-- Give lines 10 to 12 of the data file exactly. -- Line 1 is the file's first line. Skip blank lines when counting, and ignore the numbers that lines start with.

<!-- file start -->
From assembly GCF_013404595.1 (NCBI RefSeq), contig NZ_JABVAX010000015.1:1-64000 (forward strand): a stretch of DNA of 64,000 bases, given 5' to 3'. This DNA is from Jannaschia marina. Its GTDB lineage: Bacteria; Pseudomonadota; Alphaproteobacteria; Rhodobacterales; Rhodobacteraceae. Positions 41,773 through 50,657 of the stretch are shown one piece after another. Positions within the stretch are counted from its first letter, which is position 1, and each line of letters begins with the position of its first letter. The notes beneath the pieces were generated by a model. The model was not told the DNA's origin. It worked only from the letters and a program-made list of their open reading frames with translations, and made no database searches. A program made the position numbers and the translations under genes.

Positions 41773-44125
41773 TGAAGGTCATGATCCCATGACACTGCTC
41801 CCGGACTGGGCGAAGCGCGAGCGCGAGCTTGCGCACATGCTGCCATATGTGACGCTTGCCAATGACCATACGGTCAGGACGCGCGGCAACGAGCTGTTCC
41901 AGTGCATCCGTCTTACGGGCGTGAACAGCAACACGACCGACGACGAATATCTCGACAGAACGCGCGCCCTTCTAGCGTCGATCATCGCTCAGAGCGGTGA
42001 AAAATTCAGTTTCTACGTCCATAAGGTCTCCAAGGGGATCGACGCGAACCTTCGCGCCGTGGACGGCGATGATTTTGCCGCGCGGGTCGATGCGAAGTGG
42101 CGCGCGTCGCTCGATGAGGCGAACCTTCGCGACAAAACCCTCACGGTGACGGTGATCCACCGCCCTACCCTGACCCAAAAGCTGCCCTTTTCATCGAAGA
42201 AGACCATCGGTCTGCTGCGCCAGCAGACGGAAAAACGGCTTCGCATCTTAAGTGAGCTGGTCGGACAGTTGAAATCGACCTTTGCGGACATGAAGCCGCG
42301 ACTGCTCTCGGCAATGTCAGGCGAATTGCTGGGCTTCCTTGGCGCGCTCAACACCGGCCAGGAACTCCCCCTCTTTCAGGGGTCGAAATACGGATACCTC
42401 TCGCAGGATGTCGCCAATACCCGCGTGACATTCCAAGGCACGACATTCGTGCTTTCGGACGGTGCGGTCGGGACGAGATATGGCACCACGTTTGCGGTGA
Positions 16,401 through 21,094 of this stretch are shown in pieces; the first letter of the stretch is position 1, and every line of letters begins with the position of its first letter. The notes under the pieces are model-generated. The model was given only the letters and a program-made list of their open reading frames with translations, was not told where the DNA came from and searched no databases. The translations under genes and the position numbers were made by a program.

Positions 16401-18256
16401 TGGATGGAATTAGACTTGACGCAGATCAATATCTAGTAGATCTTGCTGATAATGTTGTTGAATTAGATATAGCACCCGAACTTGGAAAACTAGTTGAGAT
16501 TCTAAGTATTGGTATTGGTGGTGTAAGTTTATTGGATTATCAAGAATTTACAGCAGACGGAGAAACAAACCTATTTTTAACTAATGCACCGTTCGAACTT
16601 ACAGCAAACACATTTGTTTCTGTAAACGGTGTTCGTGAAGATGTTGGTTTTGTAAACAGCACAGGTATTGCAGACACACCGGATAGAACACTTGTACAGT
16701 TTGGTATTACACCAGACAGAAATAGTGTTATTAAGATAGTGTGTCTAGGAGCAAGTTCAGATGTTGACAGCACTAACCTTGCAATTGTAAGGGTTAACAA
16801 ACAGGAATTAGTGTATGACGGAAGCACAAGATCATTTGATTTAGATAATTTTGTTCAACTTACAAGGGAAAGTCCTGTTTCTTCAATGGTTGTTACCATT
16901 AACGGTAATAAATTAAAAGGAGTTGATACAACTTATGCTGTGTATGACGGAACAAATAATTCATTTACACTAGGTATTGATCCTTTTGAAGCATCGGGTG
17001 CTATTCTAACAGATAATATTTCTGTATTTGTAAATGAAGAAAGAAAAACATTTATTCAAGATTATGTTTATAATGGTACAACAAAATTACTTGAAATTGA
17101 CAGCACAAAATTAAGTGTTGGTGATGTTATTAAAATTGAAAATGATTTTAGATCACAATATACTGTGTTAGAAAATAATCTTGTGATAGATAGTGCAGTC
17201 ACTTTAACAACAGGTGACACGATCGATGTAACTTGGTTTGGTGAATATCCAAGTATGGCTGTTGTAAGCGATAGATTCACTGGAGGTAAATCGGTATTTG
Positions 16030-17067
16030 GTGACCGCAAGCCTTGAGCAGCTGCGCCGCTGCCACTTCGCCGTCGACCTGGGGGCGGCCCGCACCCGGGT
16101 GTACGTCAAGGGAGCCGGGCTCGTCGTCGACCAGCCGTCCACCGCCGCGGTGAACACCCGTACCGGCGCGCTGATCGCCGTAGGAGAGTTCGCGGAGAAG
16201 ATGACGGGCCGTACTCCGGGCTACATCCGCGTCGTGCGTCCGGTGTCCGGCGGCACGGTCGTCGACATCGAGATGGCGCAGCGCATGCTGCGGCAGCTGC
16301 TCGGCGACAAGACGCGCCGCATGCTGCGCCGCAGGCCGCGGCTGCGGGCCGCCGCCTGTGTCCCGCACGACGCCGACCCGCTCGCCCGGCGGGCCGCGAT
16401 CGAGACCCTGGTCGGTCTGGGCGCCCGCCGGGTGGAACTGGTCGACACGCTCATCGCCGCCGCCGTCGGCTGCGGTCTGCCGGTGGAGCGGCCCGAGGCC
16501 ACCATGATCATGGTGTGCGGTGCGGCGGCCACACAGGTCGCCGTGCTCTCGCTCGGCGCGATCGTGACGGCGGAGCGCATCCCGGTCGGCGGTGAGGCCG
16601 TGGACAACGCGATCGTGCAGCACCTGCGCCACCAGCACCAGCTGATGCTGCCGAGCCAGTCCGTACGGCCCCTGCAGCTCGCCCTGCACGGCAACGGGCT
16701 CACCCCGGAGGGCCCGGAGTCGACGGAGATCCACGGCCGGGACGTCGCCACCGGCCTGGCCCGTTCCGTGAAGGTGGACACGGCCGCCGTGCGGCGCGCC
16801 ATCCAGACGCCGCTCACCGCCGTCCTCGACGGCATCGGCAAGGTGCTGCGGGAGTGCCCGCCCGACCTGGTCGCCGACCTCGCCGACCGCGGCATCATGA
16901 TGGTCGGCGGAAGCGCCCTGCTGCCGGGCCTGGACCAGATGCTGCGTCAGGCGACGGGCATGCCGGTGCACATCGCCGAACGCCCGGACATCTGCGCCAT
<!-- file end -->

42401 TCGCAGGATGTCGCCAATACCCGCGTGACATTCCAAGGCACGACATTCGTGCTTTCGGACGGTGCGGTCGGGACGAGATATGGCACCACGTTTGCGGTGA
Positions 16,401 through 21,094 of this stretch are shown in pieces; the first letter of the stretch is position 1, and every line of letters begins with the position of its first letter. The notes under the pieces are model-generated. The model was given only the letters and a program-made list of their open reading frames with translations, was not told where the DNA came from and searched no databases. The translations under genes and the position numbers were made by a program.

Positions 16401-18256